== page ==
All this becomes all the more awkward considering – as Financial Times recently pointed out in the article “Donald Trump presses allies to confront China over Uighur rights” – that the Trump administration have been calling on other western countries to speak up about the repression of Muslims in China.
So why then, is a progressive and compassionate leader like Ardern displaying this kind of double standard on the treatment of Muslims? Follow the money!
The economic exchange with China is extremely important for New Zealand. The two countries economies are intertwined to the point that several warnings have been issued in recent times about a growing Chinese political clout in New Zealand.
Put simply, Ardern’s trip was a business trip. A New Zealand’s economy are getting increasingly reliant on the relation to China, new deals were signed and discussed, as reported by South China Morning Post and others:
In her meeting with Premier Li, Ardern said her visit – which was shortened to a day of meetings because of the recent terrorist attack in Christchurch – “underlies the importance that we place on our relationship with China”.
“It is one of our most important and far-reaching relationships … we are committed to advancing our ties,” Ardern said.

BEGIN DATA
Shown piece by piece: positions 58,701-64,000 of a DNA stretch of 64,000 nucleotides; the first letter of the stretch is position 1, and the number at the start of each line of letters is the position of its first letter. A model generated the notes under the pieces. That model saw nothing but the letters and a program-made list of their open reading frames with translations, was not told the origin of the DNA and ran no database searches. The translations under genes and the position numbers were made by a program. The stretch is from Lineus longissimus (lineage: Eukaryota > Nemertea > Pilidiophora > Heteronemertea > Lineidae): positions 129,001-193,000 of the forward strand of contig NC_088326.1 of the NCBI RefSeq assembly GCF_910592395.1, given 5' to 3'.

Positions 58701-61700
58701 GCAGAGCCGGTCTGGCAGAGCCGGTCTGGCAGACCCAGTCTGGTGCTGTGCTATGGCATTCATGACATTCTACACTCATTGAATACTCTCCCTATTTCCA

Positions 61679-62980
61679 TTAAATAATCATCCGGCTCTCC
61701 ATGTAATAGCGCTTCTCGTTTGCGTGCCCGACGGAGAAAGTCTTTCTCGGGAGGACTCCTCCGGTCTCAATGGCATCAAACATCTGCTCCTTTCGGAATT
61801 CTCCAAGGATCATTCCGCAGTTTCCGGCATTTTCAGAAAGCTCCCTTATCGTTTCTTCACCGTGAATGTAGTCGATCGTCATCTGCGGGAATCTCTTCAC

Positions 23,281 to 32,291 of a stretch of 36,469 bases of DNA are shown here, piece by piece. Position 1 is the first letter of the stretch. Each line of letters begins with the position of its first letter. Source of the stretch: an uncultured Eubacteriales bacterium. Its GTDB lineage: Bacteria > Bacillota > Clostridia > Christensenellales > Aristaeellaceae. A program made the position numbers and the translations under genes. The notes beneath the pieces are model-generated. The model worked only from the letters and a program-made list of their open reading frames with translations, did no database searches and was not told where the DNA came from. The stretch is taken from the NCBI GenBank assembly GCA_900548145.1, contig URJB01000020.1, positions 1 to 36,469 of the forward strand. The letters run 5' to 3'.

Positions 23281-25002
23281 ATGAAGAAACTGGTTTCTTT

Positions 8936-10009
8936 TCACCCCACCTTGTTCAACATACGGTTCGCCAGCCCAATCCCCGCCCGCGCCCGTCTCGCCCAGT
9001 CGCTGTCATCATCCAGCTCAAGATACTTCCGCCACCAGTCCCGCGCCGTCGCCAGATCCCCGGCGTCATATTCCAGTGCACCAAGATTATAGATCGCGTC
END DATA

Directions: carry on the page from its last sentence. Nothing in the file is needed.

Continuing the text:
Ardern and Li also witnessed the signing of agreements on eliminating double taxation and tax avoidance, and on increasing cooperation in agriculture, finance, science and technology.
The New Zealand prime minister said she also discussed with Li the upgrading of the two nations’ free-trade agreement.
Of course, signing those kind of deals and advance the economic relationship would not be compatible with criticising China for locking up one million muslims.
In fact, the New Zealand Herald reports, Ardern even had the conscience to “thank Xi for the condolences” over the Christchurch shootings(!)
So much then, for a progressive and compassionate PM when money and trade deals are on the table.